Sigourney Weaver, whose death scene is one of the film’s most poignant moments, brings her experience with Cameron in a confident, take-charge portrayal as Dr. Grace Augustine that serves as a foil to the shamelessly bigoted role of Quaritch, played by an all-too-human Stephen Lang. Givanni Ribisi, perhaps the least impressive of the fully live-action leads is basically a symbol. As Skully and as Neytiri, Sam Worthington and Zoe Saldana bring the vital contradictions to characters that must define so much more than just domestic conflicts but the fate of a race and of the world they inhabit. As such they give striking performances.
But in the end, it’s Cameron and his cinematographer, Mauro Fiore, that bring this phantasmogoric world of visual splendor to glorious fruition. The work is so consistently magnificent, so suggestive, so ruminative and simultaneously realistic and expressionistic that is raises the bar for what now can be created with technology, and makes Avatar a cinematic masterpiece.

Sam Juliano said...

Again I referred to "Jason" as "James." I am very sorry for this, I need some shock therapy.

Jason Marshall said...

Wow Sam, we ARE on opposite ends of the spectrum here. This is a thorough and detailed defense of the picture. I wish I could agree with you more. I'm the first to admit the animated stuff looks great, but that isn't enough to hook me for 3 hours. You talk about the metamorphosis of the character in the face of war destroying a beautiful culture, but none of that did anything for me because I never once bought the characters or, to be honest, the world. Of course we don't want to see whole civilizations slaughtered or repressed, that's the easy part to convey. What's harder is personalizing it. I wasn't moved by Sigourney Weaver's death; it felt perfunctory and manipulative. As you can see this whole movie just turned me off. The animation looks great, but that isn't enough for me.

Sam Juliano said...

Jason, that is fair enough. You have provided a compelling argument as to why the film failed to engaged you, and one couldn't ask for more.

Crhymethinc said...

Sam - if you need to be that longwinded in defense of a movie, I can't believe it's worth seeing to begin with.

Sam Juliano said...

Nobody is forcing you to read this.

It's called 'unbridled passion' from my end.

Sam Juliano said...

I just checked this pompous troll's blog and it defines 'long winded.' He has some severe anger management issues too as can be amply evidenced by the final sentences of one of his recent posts:

"And since I'm betting you're an egotistical asshole who googles your own name, FUCK YOU, KID ROCK! I hope you die real soon, you fucking douchebag."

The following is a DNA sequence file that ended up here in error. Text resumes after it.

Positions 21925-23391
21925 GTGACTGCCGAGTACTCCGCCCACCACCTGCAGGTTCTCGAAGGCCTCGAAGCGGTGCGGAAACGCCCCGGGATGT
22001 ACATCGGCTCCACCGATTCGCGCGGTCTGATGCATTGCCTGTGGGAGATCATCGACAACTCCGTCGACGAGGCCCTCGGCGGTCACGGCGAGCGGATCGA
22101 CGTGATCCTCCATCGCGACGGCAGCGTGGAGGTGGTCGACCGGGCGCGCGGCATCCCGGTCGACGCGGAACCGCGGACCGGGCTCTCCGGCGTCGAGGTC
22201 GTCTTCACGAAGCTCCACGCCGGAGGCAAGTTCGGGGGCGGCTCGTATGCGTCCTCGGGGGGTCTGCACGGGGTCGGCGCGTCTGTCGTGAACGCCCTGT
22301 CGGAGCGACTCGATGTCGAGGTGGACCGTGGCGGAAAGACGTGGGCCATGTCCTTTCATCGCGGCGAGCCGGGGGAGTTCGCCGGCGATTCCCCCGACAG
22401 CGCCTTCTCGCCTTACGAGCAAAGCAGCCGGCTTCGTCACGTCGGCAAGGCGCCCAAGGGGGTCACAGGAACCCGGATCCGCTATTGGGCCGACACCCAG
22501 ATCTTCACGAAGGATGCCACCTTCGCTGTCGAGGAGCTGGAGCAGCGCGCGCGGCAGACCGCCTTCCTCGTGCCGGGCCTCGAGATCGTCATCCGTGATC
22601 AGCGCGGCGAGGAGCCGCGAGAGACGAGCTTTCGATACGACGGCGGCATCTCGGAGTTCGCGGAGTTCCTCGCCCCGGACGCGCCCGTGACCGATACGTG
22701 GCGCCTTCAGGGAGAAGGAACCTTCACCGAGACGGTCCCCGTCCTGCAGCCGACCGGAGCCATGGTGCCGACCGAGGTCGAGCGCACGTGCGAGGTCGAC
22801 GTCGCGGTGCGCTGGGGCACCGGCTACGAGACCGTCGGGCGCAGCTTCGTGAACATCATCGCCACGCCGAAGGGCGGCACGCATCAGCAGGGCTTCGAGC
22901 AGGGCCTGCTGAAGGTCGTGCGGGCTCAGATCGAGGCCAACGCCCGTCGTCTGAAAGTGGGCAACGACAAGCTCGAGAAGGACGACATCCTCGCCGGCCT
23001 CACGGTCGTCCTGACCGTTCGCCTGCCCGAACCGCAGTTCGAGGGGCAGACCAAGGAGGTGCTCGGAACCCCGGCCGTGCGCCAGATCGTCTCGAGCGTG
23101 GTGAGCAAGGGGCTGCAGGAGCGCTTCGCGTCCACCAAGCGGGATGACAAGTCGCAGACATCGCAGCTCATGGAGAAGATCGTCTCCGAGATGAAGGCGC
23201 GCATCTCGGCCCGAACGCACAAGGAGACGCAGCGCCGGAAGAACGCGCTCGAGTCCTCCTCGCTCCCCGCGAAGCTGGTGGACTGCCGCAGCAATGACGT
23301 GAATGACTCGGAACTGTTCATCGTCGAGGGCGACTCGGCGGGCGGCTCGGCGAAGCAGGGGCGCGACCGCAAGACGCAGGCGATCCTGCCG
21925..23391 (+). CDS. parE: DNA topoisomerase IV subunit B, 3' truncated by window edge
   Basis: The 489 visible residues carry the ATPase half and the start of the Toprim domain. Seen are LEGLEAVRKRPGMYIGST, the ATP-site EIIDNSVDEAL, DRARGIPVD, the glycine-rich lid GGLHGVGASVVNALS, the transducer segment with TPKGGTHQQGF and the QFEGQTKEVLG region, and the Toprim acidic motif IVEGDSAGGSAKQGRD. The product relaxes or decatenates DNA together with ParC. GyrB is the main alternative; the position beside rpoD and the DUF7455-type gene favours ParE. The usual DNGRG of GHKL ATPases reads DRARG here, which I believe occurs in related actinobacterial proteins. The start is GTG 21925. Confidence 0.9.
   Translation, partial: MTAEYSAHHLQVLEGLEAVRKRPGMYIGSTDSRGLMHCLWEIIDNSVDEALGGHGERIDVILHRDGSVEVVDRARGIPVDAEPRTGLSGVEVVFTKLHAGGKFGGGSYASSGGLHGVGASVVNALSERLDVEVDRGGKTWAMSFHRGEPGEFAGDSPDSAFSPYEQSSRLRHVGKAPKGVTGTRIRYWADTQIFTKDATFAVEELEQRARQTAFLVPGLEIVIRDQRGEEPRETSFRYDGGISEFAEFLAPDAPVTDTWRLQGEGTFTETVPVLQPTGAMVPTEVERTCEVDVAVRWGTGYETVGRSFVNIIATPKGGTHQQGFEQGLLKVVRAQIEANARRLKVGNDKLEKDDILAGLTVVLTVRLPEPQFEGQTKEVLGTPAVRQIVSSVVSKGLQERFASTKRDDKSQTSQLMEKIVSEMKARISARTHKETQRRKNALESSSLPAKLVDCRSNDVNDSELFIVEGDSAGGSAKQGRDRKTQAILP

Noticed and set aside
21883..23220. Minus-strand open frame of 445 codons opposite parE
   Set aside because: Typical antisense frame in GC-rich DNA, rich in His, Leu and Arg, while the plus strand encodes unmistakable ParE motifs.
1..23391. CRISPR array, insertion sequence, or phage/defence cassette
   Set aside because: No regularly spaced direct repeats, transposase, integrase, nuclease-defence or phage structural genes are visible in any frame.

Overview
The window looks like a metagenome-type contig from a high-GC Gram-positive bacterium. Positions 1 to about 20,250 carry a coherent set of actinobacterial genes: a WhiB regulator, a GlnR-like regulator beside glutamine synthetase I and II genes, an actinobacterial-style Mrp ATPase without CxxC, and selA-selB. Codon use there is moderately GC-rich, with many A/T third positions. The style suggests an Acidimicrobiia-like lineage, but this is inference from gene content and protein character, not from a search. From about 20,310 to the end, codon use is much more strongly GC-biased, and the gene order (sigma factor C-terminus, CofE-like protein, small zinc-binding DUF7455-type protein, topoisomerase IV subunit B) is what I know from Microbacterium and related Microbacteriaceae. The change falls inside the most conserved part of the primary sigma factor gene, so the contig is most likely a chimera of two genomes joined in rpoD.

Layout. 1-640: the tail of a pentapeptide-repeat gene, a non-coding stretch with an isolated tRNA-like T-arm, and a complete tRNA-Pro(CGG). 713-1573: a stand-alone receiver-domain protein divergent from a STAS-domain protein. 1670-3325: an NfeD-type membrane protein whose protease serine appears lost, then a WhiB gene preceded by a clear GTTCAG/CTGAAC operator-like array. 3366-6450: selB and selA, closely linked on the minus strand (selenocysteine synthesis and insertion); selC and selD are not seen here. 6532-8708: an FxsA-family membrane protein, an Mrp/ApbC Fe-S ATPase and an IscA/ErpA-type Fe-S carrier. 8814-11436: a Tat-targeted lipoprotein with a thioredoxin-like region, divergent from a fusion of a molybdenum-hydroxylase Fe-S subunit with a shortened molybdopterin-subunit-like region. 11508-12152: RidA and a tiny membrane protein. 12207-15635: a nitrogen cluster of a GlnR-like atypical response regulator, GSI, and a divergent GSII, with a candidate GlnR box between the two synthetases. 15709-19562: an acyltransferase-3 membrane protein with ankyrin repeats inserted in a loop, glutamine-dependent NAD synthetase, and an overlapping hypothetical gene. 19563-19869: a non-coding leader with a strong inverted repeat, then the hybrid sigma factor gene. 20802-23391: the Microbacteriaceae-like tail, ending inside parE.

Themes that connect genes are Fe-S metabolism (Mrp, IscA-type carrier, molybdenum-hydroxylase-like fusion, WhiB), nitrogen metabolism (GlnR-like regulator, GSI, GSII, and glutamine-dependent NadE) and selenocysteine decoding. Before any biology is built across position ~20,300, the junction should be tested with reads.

Nice. Grow up!

Jason Marshall said...

Ignore it Sam. Some of us have attention spans that allow of for complete and well developed thought. Keep up the good work!

Crhymethinc said...
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Crhymethinc said...

"Some of us have attention spans that allow of for complete and well developed thought. "

Too bad your attention span doesn't "allow of for" actual grammatically correct writing.

Crhymethinc said...
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Crhymethinc said...
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Crhymethinc said...

So, Twink, did you read the entire post or just the part you cut and pasted? Typical of arrogant, opinionated twinks like you. To set the record straight, the post dealt with the fact that Kid Rock started a drunken brawl in a family-style waffle house, in front of children, broke a plate glass window and was arrested. His sentence was a few hours of community service, which he then tried to weasel out of by asking the judge to consider his paid concerts as "community service".

Now back to your cellar. I can see by your various blog posts that when you're not busy kissing ass trying to garner attention, you're little more than a back-stabbing twink with an overly high opinion of yourself and very low threshold for criticism.

Samuel Wilson said...

I had better step in here. As the author and moderator of this blog, my own view is that a comment can be as long as the writer pleases. Crhymethinc is entitled to his opinion, and everyone else is entitled to their opinion of his opinion. It's a silly topic for anyone to stoop to invective over, though. If you guys were arguing over the actual content or quality of a movie I might not feel a need to intervene. But if no one feels a need to do more than trade insults the thread may as well end here.

Sam Juliano said...

Twink?

I am 55 years old, the father of five kids, I weigh 265 pounds, and am a twenty-five year teacher in a school system with a principal wife. I don't really need any attention and do this as a hobby. Don't quite think I fit your profile as a twink. You went after me for no reason other than mean-spiritness, and I doubt you read anything I wrote there.

Why don't you go back now to your own basement and continue torturing the animals you have there in cages, cretin.

Sam Juliano said...

And Jason, thanks very much for the loyalty and support. It appears our angry friend here has little to come back on other than a typo.

Crhymethinc said...

You act more like you're 15, twink.
You weigh 265? What does that have to do with anything? You're still a twink.

Frank Gallo said...

Boy, what a sorry sack of shit this "Crhymethinc" is. If he said this to Sam's face he wouldn't have a tooth left in his mouth, that much I can be certain of.

Whew, this guy has some serious issues.

Frank Gallo said...

I am wondering if this jack ass has any idea of what a twink is. Apparently he hasn't a clue, and just uses it an an insult. I would bet he's a a yong, rating computer nerd with welts all over his body from beatings he sustained at the hands of his younger sister. His blogsite is a complete joke.